A and B, two 40-something PAs, are raising a few glasses at the local pub to celebrate their 15 years in partnership, and are taking the opportunity to reflect over their choice of career.
A: All in all, I think public accounting has been a good career choice for me. I’ve been able to do very challenging, analytical work. I’ve had the opportunity to be very helpful to many business owners and have seen a number of my clients become millionaires—and I think I can give some of the credit for that to the good financial advice I gave them, especially in those really tough times when they didn’t know how they were going to cover the next payroll! And I think my assurance reports added value to financial reports and was helpful to the people using them, even if I didn’t even know specifically who those people were a lot of the time. But, at the same time, it’s been really hard work and long hours, and I probably could have made more money with less effort if I had become a lawyer or a doctor.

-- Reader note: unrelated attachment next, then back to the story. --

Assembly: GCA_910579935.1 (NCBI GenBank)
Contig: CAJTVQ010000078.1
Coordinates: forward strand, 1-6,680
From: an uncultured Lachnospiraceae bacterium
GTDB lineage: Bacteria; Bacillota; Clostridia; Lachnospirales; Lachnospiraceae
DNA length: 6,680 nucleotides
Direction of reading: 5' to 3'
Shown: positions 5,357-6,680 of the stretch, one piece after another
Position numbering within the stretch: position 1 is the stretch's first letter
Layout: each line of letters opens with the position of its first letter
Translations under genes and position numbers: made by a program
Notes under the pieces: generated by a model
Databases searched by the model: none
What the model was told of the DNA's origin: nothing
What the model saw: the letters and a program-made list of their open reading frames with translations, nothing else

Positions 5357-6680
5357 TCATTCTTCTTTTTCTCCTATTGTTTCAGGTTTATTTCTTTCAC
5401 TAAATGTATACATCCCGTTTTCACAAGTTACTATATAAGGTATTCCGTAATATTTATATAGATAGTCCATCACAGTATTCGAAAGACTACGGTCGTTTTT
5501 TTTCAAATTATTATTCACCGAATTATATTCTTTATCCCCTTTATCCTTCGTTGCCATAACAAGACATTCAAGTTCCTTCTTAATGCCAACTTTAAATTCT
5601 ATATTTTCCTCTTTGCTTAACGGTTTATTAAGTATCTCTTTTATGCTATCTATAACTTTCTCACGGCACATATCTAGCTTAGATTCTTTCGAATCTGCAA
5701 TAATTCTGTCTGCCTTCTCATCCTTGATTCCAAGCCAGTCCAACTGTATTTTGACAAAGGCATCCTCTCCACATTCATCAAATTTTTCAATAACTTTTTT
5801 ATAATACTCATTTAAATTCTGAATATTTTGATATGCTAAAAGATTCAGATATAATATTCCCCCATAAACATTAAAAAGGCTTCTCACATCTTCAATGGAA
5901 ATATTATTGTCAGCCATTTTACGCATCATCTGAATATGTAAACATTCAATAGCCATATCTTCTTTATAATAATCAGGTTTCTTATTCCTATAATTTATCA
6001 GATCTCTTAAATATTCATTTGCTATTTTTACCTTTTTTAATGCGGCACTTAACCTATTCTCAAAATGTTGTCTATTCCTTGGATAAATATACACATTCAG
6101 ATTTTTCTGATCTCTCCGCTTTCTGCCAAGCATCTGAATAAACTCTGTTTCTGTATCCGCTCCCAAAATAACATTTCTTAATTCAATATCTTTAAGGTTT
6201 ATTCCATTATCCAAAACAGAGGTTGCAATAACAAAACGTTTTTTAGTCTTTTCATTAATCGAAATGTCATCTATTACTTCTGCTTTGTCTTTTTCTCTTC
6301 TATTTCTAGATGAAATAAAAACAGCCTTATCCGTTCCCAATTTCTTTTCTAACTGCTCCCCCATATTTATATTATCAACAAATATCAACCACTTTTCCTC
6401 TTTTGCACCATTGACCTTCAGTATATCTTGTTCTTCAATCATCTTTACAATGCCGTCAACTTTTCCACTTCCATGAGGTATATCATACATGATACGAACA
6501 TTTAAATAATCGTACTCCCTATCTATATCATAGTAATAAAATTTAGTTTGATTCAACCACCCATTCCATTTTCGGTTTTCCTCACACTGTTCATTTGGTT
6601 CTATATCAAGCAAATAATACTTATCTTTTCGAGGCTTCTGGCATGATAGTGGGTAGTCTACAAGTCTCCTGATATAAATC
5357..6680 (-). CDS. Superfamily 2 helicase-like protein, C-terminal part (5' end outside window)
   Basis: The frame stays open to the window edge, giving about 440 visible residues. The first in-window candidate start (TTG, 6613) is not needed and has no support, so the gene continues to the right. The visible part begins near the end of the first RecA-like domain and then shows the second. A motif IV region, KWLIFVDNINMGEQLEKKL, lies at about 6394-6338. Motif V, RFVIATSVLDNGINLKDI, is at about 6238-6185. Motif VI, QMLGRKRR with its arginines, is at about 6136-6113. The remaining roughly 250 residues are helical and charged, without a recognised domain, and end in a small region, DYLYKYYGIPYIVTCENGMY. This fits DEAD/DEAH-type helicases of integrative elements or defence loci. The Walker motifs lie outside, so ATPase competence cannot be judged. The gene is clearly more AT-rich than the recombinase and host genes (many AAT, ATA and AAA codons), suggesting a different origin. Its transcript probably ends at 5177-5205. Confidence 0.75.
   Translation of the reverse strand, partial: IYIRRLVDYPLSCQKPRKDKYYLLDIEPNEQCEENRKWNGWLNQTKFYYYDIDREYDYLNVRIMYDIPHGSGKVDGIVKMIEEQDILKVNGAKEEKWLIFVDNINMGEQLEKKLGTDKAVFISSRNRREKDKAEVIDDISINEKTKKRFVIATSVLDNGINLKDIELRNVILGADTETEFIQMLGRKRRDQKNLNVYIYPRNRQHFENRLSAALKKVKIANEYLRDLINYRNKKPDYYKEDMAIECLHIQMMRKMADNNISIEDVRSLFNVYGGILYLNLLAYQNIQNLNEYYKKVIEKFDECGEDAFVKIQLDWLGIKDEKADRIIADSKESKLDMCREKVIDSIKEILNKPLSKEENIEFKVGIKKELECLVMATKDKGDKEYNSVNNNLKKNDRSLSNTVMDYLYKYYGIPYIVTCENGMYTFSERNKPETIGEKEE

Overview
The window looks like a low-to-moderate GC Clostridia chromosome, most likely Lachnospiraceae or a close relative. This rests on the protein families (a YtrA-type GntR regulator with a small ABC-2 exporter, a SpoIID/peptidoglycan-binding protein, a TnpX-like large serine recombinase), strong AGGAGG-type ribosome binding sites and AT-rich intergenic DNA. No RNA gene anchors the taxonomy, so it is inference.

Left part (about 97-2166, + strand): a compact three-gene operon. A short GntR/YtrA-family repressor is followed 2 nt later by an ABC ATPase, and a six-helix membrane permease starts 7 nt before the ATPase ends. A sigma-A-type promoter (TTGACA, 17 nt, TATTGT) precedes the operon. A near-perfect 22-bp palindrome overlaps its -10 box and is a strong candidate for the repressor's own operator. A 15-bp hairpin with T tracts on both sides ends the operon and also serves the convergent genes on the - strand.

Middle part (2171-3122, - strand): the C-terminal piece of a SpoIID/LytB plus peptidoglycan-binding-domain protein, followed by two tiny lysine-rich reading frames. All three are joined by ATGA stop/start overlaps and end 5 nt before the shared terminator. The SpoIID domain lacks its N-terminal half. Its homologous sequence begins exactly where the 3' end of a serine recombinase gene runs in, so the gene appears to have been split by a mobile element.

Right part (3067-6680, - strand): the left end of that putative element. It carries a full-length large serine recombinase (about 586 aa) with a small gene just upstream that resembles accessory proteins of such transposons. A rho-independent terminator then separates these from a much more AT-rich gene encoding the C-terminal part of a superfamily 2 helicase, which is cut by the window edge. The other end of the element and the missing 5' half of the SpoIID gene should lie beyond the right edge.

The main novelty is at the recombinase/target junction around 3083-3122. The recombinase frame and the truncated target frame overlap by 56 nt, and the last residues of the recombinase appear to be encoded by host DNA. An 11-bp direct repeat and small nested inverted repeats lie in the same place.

B: I think you are probably right about that. Sometimes I think being a public accountant is like taking some kind of “vow of poverty.” Our clients get rich, but we are only allowed to charge by the hour because otherwise, say if we took shares in our client’s companies instead of fees or took a percentage of the tax savings we identify for them, we would lose our appearance of independence. To me the big irony of being a public accountant is that our duty is to serve the public, and so we need to stay independent of the clients we report on, but the public doesn’t pay us—our clients do! If we are going to make a living at this we need to maximize our profitability, and yet it seems the rules of professional conduct are designed to prevent us from ever making a lot of money at this!
Discuss the views of the two PAs, that public accountants’ duty to the public and operating a profit-oriented business are incompatible. Do you agree? Generate some possible solutions that would resolve the dilemma they see. Evaluate the solutions you have generated in terms of their effectiveness and practicality, given the context in which public accounting is practiced and the public needs that it fills. Which of your possible solutions do you think would be the most practical and effective?